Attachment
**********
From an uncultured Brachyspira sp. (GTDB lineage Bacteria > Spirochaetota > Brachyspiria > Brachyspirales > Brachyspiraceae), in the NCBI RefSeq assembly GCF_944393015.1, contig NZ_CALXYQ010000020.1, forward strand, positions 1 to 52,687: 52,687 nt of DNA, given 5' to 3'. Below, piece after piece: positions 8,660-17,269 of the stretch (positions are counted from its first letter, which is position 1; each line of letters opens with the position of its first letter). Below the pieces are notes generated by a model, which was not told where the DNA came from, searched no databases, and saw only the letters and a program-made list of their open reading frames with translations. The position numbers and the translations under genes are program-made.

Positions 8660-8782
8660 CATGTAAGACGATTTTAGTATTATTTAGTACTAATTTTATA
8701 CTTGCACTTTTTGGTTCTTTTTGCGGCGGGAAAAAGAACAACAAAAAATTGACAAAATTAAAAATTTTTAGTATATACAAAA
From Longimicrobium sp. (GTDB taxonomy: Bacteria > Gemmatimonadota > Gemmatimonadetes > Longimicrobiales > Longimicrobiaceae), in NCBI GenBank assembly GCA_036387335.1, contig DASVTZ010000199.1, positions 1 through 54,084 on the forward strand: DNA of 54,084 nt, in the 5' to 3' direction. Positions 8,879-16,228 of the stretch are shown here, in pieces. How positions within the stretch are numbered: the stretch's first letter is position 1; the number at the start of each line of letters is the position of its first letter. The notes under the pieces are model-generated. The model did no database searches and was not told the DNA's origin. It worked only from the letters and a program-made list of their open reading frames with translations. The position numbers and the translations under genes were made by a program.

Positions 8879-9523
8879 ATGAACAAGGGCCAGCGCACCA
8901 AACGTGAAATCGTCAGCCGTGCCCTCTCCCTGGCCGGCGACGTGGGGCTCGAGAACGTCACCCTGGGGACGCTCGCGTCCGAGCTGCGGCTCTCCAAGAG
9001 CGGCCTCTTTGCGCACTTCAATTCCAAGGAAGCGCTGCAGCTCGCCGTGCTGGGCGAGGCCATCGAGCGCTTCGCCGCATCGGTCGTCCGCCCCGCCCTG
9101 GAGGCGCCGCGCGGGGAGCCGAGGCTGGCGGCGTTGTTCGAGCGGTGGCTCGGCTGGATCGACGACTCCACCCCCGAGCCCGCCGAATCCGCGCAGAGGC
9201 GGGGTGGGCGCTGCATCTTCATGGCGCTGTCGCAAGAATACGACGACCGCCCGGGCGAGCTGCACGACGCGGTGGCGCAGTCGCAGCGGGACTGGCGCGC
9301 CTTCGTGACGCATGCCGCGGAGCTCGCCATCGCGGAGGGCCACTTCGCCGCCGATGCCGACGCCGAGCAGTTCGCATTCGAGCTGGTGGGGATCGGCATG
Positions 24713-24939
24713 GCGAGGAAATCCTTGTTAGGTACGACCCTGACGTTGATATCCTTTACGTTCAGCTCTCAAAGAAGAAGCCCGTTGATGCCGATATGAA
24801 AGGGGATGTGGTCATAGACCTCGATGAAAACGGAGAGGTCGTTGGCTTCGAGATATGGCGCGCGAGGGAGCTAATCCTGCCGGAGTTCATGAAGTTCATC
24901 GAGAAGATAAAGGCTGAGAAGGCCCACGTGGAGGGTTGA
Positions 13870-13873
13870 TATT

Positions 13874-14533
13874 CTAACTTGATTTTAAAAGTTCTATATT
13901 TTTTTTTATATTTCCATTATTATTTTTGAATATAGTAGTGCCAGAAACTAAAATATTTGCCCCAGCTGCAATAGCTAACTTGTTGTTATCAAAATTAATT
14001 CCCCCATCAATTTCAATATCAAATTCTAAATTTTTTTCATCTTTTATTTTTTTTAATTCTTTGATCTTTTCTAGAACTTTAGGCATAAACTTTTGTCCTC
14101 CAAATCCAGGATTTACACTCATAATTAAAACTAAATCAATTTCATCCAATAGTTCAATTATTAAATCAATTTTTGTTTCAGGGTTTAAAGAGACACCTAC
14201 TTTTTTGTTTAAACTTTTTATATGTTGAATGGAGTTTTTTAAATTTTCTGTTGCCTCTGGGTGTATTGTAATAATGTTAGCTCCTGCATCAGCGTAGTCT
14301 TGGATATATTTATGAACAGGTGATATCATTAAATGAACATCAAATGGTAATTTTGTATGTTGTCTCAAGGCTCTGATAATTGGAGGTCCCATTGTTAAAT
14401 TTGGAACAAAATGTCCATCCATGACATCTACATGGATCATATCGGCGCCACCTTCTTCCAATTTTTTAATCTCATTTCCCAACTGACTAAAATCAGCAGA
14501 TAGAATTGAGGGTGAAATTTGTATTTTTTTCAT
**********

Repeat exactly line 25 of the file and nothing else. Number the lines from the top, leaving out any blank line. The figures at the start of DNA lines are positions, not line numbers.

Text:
14301 TGGATATATTTATGAACAGGTGATATCATTAAATGAACATCAAATGGTAATTTTGTATGTTGTCTCAAGGCTCTGATAATTGGAGGTCCCATTGTTAAAT